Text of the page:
SDA Launches Missile Tracking Satellites; All of ‘Tranche 0’ Now in Orbit

The first batch of the Space Development Agency’s Tranche 0 spacecraft are all in orbit, a total of 27 satellites launched into low-Earth orbit within 42 months after the contract award.

The last four of those missile warning/missile tracking satellites launched successfully into Space, along with two Missile Defense Agency satellites, from Cape Canaveral Space Force Station, Fla., on a SpaceX Falcon 9 rocket. 

Of the 27 satellites in Tranche 0, 19 perform data transport and communications, while eight do missile warning. One additional satellite remains on the ground as a testbed. 

SDA and MDA worked together on the launch, because the MDA’s two Hypersonic and Ballistic Tracking Space Sensor satellites are closely related to SDA’s “Tracking Layer” for missile warning and tracking.  

“Launching our Tracking satellites into the same orbit with the MDA … satellites is a win for both agencies,” SDA director Derek Tournier said in a statement. “We’ll be able to look at test targets from the same orbit at the same time, so that we can see how the two sensors work together.  

Sensors based on the MDA satellite design will be incorporated into later tranches of the SDA constellation, Tournear added. 

Tranche 0 was designed to be a “warfighter immersion” tranche, giving service members the opportunity to work with the systems, understand their capabilities, and to develop operational concepts for their use.

SDA has already announced it has connected with the satellites using the Link 16 data network, a first in space, and the first missile warning satellites launched in April 2023 have captured initial imagery.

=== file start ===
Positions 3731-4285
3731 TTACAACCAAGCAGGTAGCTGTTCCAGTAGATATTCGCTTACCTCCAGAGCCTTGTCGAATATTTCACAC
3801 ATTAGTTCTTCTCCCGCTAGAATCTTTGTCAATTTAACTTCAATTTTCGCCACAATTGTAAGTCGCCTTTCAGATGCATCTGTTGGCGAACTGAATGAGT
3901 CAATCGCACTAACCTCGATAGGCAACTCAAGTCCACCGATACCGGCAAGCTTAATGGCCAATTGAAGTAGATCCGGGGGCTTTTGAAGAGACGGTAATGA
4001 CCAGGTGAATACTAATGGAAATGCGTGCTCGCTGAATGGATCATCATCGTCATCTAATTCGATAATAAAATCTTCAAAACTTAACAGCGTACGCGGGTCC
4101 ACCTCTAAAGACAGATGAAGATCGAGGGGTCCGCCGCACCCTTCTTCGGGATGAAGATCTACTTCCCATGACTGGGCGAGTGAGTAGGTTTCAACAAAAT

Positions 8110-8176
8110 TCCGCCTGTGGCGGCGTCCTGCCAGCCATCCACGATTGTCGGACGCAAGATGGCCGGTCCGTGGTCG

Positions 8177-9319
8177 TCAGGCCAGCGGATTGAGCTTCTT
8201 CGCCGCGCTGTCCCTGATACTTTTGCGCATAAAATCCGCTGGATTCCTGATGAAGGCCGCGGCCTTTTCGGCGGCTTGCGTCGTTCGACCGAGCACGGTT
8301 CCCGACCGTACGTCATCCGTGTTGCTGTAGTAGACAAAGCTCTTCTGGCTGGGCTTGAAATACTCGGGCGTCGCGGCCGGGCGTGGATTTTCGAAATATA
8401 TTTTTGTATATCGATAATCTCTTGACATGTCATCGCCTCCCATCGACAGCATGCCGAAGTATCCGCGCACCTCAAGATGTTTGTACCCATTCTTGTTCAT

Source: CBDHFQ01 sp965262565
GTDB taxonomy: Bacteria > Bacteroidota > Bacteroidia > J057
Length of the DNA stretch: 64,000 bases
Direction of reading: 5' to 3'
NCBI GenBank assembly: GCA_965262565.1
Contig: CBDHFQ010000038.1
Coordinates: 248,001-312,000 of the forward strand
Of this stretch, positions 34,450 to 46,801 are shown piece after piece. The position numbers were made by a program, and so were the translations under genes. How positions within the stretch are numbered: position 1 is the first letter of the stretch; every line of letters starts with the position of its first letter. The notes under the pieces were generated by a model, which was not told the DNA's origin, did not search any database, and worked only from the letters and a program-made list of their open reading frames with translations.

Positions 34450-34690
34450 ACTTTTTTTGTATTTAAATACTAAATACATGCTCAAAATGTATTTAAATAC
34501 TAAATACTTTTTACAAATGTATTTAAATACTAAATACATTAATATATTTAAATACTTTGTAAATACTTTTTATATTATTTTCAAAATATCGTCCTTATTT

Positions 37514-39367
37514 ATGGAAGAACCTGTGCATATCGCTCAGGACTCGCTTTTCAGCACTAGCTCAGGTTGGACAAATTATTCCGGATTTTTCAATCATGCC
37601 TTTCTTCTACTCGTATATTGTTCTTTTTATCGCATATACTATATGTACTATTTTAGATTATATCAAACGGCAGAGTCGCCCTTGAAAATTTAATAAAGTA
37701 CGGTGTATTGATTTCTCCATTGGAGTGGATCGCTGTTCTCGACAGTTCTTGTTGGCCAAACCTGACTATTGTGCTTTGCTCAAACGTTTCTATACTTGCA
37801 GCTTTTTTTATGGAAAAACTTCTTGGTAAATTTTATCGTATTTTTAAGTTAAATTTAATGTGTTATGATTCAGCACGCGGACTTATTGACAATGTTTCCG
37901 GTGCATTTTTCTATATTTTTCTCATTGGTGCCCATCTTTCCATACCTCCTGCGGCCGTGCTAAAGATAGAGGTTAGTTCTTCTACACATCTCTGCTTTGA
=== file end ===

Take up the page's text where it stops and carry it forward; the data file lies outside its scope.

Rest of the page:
Now senior SDA officials say they’ll look to get the satellites involved in real-world Pentagon exercises to show off what they can do. 

“We’re looking for opportunities to engage in demonstrations today with the capabilities that we have available,” a senior SDA official said. “It won’t be a firm deadline where we say, now the satellites can be turned over for demonstrations. We’ll participate in any warfighter activities we can at this point moving forward.” 

For the Tracking satellites in particular, “it’s just a matter of the launch windows coinciding with our satellites to be able to image those,” the official said. “So we are actively working with all of our partners to be able to schedule those demos, and you’ll see those over the coming months here.” 

Tranche 0 survived multiple launches en route to its full deployment, and at least one data transport satellite experienced problems due to a defect. But the overall program has been deemed a success, proving the concept for rapidly awarding contracts, acquiring satellites, and launching them on a much faster timeline than traditional space acquisition programs. 

Leaders say the PWSA is also desperately needed to boost the Space Force’s resilience on orbit. By placing hundreds of satellites in low-Earth orbit, the thinking goes, the U.S. can withstand the loss of a few satellites and keep its needed space capabilities—thus discouraging adversaries from trying to destroy any of them in the first place. 

The PWSA’s scale will expand dramatically in Tranche 1, set to start launching in September of this year. SDA has awarded contracts for 126 Transport Layer satellites, 35 Tracking satellites, and 12 tactical demonstration satellites. Tranche 1 will be the first “operational” batch of satellites SDA launches.